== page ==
Pharmaceutical Companies Back Prescription Program

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(Host) Pharmaceutical companies are underwriting a new program in Vermont that they say will help uninsured and under-insured people who are struggling to pay for prescriptions. VPR’s Kirk Carapezza reports.

(Carapezza) The Montpelier-based non-profit Vermont Rx Card has launched the program. It’s designed to give residents discounts on medications at local pharmacies.

Alix Cousins, the director of the program, says it’s completely funded by pharmacies and pharmaceutical companies, and it’s free to anyone living or working in the state.

(Cousins) "On average the savings are around 30 percent, but they can be as high as 75 or 80 percent on some drugs. It just depends on the actual drug. We definitely want to make sure as many people benefit from this program as possible."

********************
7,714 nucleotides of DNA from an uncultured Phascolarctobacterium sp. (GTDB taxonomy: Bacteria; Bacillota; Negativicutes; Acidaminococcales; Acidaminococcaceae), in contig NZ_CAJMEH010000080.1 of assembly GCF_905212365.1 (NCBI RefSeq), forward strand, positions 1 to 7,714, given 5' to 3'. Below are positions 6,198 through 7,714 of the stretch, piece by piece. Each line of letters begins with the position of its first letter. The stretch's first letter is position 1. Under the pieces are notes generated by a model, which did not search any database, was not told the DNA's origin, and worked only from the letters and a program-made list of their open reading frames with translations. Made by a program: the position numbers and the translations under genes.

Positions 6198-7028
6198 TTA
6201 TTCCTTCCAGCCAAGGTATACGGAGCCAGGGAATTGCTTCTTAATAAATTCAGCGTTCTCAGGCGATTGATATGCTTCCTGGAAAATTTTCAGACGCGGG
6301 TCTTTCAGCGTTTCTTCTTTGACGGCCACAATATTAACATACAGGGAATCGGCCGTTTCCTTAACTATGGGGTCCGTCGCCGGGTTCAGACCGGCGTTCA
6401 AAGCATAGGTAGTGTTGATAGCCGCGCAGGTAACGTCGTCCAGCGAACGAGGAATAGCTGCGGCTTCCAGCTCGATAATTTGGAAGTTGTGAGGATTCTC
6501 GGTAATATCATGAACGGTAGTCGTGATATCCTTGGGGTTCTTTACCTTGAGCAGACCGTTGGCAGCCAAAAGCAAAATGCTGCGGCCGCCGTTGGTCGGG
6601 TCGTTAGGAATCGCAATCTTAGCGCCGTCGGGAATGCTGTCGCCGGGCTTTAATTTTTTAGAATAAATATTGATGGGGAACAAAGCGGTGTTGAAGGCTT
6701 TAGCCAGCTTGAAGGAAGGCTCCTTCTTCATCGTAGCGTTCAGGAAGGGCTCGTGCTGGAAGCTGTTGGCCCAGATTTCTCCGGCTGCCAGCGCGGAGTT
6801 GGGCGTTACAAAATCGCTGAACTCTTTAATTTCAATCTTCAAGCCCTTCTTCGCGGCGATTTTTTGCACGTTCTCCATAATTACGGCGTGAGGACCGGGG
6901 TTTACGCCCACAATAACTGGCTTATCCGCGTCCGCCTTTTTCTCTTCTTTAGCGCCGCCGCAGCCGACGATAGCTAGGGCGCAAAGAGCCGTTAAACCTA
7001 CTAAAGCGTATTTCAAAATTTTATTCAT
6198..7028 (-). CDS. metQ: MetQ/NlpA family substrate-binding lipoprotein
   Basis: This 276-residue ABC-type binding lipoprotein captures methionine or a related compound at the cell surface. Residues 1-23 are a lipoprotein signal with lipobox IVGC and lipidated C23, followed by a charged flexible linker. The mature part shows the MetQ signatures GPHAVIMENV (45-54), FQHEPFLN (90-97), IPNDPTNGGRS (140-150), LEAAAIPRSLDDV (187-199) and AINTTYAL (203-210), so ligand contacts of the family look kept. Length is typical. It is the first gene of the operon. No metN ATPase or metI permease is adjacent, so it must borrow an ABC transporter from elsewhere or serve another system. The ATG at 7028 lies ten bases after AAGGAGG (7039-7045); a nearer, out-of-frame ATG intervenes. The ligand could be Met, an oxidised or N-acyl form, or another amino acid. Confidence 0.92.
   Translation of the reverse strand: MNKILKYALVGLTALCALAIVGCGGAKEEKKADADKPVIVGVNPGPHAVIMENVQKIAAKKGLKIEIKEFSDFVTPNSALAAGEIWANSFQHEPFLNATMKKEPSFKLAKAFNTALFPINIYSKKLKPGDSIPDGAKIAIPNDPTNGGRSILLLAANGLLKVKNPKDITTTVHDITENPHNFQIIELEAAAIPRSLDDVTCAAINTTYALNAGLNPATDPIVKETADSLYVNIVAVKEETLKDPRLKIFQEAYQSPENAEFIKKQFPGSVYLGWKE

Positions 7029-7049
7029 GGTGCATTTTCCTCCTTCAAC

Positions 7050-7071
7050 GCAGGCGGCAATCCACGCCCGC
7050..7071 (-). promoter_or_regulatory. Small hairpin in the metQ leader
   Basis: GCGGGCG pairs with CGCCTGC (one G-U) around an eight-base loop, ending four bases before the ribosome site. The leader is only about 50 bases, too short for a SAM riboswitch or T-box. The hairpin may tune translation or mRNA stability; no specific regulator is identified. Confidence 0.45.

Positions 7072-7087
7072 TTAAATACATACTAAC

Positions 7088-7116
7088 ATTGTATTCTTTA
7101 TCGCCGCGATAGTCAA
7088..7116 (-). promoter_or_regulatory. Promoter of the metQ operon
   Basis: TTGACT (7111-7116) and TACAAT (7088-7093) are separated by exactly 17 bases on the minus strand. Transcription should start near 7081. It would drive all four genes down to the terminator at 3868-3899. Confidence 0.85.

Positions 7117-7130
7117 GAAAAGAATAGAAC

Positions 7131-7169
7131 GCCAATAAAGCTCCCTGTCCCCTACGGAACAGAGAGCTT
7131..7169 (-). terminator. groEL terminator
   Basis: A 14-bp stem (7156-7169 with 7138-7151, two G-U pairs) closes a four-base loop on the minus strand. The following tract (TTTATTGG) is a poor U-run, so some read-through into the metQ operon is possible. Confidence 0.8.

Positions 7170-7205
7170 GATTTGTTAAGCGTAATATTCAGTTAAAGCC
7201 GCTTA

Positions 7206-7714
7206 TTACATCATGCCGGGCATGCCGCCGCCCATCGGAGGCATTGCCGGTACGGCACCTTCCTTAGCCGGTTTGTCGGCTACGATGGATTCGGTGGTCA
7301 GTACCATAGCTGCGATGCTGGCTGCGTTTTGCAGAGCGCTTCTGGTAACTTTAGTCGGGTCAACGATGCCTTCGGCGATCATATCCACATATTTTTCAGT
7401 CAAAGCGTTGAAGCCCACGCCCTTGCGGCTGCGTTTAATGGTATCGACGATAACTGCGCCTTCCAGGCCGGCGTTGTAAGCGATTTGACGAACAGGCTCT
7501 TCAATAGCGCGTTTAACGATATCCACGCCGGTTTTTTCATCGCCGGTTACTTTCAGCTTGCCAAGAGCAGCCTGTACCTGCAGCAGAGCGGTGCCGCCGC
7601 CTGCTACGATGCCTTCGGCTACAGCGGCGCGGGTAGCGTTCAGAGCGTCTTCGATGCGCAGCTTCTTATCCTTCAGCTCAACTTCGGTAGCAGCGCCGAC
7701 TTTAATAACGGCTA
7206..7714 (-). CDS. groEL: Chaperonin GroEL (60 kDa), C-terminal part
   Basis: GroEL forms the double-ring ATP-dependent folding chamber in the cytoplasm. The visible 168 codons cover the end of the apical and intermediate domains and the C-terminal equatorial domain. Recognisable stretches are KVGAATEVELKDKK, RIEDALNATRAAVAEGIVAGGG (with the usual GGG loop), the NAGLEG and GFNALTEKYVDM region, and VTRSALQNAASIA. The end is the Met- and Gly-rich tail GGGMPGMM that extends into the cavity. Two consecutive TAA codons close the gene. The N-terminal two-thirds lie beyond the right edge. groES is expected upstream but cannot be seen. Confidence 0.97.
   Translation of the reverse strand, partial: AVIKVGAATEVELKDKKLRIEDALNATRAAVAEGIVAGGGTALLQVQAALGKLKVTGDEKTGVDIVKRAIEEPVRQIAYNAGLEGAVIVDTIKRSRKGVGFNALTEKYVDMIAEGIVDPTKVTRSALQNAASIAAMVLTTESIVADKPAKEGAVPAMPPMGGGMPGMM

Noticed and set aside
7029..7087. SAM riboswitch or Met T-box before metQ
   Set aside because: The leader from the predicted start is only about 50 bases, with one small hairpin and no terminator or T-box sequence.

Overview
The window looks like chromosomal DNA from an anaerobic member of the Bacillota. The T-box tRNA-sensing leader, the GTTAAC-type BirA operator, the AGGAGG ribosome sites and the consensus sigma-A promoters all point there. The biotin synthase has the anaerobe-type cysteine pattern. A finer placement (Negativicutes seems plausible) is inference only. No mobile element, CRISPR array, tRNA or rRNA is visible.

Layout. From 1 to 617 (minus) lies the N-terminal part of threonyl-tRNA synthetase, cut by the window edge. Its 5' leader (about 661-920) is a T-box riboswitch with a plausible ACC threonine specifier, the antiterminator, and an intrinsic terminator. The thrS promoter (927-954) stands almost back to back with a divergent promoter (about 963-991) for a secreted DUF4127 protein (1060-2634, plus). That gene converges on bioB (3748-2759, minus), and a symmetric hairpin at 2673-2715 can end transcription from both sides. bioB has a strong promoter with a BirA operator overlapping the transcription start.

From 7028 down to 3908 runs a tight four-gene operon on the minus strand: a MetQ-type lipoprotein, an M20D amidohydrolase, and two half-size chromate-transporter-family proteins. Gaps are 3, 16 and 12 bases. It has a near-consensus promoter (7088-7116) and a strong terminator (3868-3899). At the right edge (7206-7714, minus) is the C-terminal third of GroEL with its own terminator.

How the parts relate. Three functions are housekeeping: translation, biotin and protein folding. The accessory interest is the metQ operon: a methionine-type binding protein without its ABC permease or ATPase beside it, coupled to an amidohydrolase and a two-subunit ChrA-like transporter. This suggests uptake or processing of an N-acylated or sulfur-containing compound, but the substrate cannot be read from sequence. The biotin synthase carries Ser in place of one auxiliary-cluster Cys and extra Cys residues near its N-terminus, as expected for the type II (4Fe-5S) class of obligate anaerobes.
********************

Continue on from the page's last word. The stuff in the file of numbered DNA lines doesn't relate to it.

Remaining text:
(Carapezza) About 10 percent of Vermont’s population is uninsured. Stephanie Winters with the Vermont Medical Society says many people are without necessary medications because they simply can’t afford them.

Winters says the state’s doctors will work with the Vermont Rx Program.

(Winters) "Physicians know that the medical care that they provide is only effective if patients are able to get the medicine that the doctors prescribe them. And, unfortunately, we often hear from our members they care for have to make the agonizing choice between putting food on the table and getting their prescriptions."

(Carapezza) Mark Larson is the commissioner of Vermont Health Access. He says for many the choice between drugs and food has become even more pressing during the recession.

Larson says the average patient shouldn’t be concerned that the program is funded by drug makers themselves.

(Larson) "Things would be better if prescriptions cost less. That would be the ultimate solution. But certainly if there is a way that people can have greater access to the drugs that they need, it’s hard to complain."

(Carapezza) The discount card is accepted at almost every chain and independent pharmacy in the state, and there are no eligibility requirements or enrollment forms.

For VPR News, I’m Kirk Carapezza

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